How Cars Depreciate
How Cars Depreciate
With few exceptions, automobiles depreciate immediately upon their initial sale. Depreciation is a financial term referring to its loss of value over time. While some collectible or limited edition vehicles may better maintain or even increase in value, for the most part, all cars produced will experience depreciation.
This depreciation is not insignificant. Rough estimates place the immediate depreciation of a vehicle at 20-25% once it is driven off the new car lot and upwards of 50% by year five. That means that this shiny new car will be worth half of its purchase price in just five years of use.
Is there anything one can do to stop or slow the depreciation of your vehicle? Yes, you can minimize how much value your car loses each year by taking the following steps.
Buy a Car That Has Historically Maintained Its Value
Cars depreciate at different rates based on type, year and model. Some models maintain their value better than others. Do the research necessary to determine vehicles that have held their value in the following years.
Since a large chunk of depreciation takes place immediately upon a car’s initial sale, many believe in letting others absorb that initial loss. Instead of buying new, many will decide to purchase a one or two year-old pre-owned vehicle that still has the balance of its factory warranty in place.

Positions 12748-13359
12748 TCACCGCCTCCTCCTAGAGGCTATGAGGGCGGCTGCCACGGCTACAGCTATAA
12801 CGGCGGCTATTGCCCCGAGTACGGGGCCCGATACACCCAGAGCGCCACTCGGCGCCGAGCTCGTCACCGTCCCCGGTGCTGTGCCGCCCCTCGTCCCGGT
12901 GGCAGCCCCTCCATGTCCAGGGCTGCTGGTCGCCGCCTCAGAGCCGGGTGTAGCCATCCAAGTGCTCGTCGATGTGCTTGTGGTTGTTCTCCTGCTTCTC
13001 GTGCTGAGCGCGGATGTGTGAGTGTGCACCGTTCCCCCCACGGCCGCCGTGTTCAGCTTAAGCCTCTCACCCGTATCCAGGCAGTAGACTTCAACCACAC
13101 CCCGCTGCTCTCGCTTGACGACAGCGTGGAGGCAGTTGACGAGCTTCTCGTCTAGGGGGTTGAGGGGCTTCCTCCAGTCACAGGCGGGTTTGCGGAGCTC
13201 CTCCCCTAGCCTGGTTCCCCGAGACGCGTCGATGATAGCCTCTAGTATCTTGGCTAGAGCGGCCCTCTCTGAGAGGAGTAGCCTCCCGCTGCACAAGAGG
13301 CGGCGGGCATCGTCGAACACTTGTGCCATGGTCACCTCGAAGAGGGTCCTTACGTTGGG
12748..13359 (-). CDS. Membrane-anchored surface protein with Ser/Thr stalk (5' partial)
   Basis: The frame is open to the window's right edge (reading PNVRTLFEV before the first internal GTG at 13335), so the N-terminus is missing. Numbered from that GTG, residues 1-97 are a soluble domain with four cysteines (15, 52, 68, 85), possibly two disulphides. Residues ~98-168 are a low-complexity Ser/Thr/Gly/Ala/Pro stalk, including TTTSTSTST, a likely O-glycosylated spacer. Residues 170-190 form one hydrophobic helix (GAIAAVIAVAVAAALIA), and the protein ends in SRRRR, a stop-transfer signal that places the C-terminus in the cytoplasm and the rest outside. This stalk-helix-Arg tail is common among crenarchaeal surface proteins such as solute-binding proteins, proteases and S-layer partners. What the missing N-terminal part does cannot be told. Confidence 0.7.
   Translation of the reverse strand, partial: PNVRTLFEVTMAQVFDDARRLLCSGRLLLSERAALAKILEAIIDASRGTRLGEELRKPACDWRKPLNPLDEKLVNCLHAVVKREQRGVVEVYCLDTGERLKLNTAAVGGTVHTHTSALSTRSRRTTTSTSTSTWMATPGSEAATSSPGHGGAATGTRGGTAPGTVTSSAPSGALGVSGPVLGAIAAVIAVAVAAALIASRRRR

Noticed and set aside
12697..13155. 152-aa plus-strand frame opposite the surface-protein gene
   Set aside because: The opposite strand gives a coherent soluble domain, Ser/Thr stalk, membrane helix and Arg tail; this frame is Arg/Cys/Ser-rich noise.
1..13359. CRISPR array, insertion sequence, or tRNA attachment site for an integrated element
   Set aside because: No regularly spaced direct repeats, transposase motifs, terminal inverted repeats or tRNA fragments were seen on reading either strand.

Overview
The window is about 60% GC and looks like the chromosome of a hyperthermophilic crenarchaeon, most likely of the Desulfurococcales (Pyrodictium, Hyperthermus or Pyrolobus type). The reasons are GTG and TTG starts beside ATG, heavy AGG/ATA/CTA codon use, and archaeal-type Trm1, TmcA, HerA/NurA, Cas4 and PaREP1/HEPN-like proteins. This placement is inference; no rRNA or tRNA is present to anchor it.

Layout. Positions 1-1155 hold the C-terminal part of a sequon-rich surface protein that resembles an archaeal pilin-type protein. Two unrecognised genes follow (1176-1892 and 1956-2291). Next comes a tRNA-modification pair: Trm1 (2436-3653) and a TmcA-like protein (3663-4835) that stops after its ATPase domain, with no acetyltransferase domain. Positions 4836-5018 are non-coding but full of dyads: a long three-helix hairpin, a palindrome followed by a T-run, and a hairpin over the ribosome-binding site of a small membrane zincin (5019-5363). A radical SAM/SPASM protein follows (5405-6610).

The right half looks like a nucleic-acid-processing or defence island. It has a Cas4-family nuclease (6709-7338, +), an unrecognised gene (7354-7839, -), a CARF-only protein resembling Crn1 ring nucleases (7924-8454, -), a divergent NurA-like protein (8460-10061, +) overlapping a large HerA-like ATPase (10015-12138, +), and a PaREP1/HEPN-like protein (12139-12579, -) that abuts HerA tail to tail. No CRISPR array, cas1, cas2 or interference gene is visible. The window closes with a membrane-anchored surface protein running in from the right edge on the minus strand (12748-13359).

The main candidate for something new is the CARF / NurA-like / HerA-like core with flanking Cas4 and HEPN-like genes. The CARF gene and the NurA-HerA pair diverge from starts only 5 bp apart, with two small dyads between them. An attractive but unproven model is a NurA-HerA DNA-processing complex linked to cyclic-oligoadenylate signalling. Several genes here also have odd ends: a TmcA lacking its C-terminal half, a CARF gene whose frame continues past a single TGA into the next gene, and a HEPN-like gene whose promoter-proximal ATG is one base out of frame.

Maintain It Properly
Keeping your car maintained properly is a big factor in keeping its value. This includes both mechanical and aesthetic care. Keep all records of all maintenance performed.
Keep Mileage to a Minimum
A big reason cars lose their value is the amount of miles that are put on them through the years. If you have two cars of the same year and model and one has 200,000 miles and the other has 50,000 miles, the car with fewer miles will have a significantly higher value, everything else being equal.
Taking good care of your car will help extend its life and pay off when you either want to sell or trade it in sometime in the future.
It is possible to have a car that is in exceptional condition insured for its real value as opposed to its book value. Many collectors and those with unique or custom vehicles do just that.
Contact one of our independent car insurance professionals to learn more. Whether your car is unique or not, we can help make sure you and your car are properly protected. Contact us for a no obligation insurance review and price quote today.
Leave a Comment